In 1997, he became Farm Director for CFCO radio, and was the host of the popular daily Noon Farm Show, a source of current information and advice to farmers in the area. More recently, he has concentrated on Special Events, like the International Plowing Match, the Royal Winter Fair, and other occasions where farmers' interests are involved or at risk.

Mr. Watson's home is on the former River Road, Dover Township, on eight acres of land, north of the Thames River near Pain Court. He lives there with his wife, Kathleen (Mann). They operate a cut-your-own Christmas tree farm and live in a triple-hexadome house known as "Wat-a-Dome" that he designed and built in 1988. The Christmas tree business is popular, not only with Christmas tree buyers but with its founder, who finds pleasure in talking to customers looking for the ideal Christmas tree.

Mr. Watson's enjoyment of life in recent years has been heightened by his near-fatal experience with the rare Guillain Barre Syndrome, which paralyzed him and hospitalized him for four months. Through slow, but determined advances, he fought his way back from this illness and has made a nearly complete recovery.

That experience has been the inspiration for talks with patients at Parkwood Hospital, in London, where he spent many weeks; and with Rotary and other local groups.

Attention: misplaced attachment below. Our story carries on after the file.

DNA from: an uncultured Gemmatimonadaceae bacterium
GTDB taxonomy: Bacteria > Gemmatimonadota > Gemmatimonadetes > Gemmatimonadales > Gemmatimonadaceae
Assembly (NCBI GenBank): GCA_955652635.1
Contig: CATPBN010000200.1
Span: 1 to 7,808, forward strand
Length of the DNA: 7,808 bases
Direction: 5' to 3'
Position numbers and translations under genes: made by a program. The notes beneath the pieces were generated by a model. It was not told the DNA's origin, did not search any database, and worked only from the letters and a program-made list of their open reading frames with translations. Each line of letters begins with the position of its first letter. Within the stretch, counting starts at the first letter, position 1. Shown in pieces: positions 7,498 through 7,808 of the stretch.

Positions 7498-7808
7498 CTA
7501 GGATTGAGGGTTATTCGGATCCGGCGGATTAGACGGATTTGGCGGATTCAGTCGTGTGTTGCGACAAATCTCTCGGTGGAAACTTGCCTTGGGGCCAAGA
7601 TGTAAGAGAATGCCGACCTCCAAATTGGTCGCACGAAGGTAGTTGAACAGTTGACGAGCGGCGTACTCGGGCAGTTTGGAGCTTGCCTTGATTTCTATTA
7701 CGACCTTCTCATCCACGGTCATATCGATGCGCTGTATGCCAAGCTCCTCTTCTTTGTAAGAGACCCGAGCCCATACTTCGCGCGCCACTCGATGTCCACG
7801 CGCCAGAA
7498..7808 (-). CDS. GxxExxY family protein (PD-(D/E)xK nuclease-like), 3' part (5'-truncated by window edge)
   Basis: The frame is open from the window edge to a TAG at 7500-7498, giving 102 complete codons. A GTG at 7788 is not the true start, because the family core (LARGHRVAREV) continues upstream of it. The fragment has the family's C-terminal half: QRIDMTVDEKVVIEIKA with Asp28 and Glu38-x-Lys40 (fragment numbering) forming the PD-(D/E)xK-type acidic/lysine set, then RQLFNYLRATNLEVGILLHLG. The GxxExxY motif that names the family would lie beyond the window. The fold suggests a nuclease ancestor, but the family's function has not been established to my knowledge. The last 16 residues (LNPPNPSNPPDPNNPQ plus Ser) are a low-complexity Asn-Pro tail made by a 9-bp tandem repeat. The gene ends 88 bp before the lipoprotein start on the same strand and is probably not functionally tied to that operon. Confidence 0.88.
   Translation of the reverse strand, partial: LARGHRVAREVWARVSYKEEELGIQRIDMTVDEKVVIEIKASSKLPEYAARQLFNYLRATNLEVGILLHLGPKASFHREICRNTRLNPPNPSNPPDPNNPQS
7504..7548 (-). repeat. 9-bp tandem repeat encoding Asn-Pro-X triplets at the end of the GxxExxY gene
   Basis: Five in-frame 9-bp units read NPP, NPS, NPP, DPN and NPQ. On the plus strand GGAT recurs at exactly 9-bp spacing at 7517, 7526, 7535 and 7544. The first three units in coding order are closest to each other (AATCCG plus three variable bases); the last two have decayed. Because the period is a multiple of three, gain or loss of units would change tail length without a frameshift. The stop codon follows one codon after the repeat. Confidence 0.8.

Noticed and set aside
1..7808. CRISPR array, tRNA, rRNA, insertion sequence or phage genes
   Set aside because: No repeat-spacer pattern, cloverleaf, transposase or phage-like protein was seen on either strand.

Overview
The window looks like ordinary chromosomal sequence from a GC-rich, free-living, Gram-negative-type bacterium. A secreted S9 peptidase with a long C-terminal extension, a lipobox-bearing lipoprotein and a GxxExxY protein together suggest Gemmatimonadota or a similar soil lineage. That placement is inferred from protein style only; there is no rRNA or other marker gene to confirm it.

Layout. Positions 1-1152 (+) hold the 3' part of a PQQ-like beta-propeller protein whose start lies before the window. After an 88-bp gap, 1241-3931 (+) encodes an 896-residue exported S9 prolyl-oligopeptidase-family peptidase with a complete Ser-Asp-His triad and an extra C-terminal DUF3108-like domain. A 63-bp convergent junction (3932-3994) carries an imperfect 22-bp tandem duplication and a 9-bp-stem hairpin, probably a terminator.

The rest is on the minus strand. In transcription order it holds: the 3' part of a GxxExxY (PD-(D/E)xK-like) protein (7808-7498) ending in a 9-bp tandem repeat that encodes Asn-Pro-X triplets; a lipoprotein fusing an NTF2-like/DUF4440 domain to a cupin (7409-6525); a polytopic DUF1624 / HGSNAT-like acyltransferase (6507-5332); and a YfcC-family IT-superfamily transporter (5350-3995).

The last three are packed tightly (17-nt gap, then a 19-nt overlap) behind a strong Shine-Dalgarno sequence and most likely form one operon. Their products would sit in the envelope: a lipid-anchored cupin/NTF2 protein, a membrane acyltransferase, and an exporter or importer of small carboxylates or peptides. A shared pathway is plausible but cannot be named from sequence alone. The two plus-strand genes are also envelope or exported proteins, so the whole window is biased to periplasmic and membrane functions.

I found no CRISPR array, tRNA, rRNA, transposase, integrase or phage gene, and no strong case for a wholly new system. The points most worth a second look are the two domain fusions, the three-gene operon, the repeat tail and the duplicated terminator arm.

He is the father of four children, Ann, of Toronto; Carol Stewart, of Woodstock; Mary Harrison, of Aurora; and Ian, of St. John's, Newfoundland. There are five grandchildren.

Mr. Watson is a member of St. Andrew's United Church, the St.Andrew's Residence Board, the Ontario Institute of Agrologists, and the Chatham Rotary Club.

In 2002, Mr. Watson was named the Chatham and District Chamber of Commerce Agriculturist of the Year, at the Chamber's 56th Annual Rural Urban Dinner.

His friends, including Stan Wonnacott, admire him for his skills, which have been used to enhance his own life and the lives of others. John Wilson said Andy has used his amazing woodworking talents to benefit Blenheim Rotary's Biennial Auction. In 1994, he created a child's Oak Express Wagon; and two years later, a Cherry Deacon's Bench.

In 1998, Mr. Watson designed and made an Oak Bentwood Child's Sleigh; and two years later, he created a Cedar Chest, made exclusively of Cedar, for which the buyer bid $425.  His 2002 woodworking creation was a Mission Style Coffee Table, made of Cherry. Mr. Wilson has donated various kinds of wood from his bush. Through his illness, Mr. Watson resolutely planned, and later executed his contribution to the Auction Sale.

Mr. Wilson said: "Having this great love of woodworking helped him overcome his debilitating Guillain Barre affliction."

For New Year's Eve, 1999, Mr. Watson created a special Cedar Box which was later buried with mementos from all the guests.  Only time will tell if it will live up to the creator's expectations and stay sound for 50 years.

Mr. Watson has enjoyed every one of his seven careers. As friends explain it, "He loves life, and he loves doing things."